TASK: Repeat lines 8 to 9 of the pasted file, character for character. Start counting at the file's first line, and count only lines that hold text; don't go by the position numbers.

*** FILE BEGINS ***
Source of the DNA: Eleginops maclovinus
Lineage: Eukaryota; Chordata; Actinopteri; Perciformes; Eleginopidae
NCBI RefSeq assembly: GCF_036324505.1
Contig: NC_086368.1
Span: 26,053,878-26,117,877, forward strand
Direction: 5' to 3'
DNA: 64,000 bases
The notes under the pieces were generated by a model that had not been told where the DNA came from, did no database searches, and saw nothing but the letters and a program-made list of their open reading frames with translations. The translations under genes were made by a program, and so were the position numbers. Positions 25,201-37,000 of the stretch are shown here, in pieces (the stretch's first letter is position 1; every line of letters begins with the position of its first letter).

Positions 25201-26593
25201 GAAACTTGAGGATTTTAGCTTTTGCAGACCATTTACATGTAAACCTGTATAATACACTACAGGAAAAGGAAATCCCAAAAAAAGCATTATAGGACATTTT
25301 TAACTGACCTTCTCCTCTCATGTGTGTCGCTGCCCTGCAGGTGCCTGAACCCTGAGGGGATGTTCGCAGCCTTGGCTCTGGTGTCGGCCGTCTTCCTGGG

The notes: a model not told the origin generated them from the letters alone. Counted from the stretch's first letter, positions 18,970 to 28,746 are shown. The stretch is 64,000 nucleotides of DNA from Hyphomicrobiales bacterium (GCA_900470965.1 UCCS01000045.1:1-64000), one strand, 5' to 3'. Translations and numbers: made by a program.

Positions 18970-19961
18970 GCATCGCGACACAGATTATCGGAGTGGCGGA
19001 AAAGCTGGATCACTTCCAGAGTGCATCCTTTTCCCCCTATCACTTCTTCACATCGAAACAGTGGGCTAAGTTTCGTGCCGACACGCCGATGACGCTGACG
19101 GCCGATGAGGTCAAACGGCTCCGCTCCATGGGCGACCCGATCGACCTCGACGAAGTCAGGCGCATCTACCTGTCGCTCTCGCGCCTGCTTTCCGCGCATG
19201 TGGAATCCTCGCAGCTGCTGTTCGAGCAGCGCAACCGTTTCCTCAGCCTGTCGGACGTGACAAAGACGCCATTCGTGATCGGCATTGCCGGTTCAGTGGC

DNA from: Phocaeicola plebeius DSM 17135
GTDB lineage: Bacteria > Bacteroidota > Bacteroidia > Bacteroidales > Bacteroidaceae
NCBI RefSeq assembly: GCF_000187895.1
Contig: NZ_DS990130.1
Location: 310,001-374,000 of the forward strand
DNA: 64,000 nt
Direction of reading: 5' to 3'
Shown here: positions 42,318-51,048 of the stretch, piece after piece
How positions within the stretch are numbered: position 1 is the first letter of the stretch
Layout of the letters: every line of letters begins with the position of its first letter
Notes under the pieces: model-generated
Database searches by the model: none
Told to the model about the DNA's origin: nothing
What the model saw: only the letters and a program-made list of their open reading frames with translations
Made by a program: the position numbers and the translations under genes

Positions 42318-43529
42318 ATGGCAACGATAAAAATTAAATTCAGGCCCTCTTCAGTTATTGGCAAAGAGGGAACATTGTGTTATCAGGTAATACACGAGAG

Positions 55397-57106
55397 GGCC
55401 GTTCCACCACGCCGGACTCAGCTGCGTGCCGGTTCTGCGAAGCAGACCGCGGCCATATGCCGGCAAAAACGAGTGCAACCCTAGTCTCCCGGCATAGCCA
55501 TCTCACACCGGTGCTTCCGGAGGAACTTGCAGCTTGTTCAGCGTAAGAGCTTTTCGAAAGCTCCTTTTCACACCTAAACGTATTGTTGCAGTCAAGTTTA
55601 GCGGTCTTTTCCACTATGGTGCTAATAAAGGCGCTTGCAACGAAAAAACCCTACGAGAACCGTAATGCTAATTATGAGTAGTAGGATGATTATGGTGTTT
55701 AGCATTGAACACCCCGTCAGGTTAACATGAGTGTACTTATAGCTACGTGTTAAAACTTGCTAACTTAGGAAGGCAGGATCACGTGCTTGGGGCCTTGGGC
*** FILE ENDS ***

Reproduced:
The notes under the pieces were generated by a model that had not been told where the DNA came from, did no database searches, and saw nothing but the letters and a program-made list of their open reading frames with translations. The translations under genes were made by a program, and so were the position numbers. Positions 25,201-37,000 of the stretch are shown here, in pieces (the stretch's first letter is position 1; every line of letters begins with the position of its first letter).

Positions 25201-26593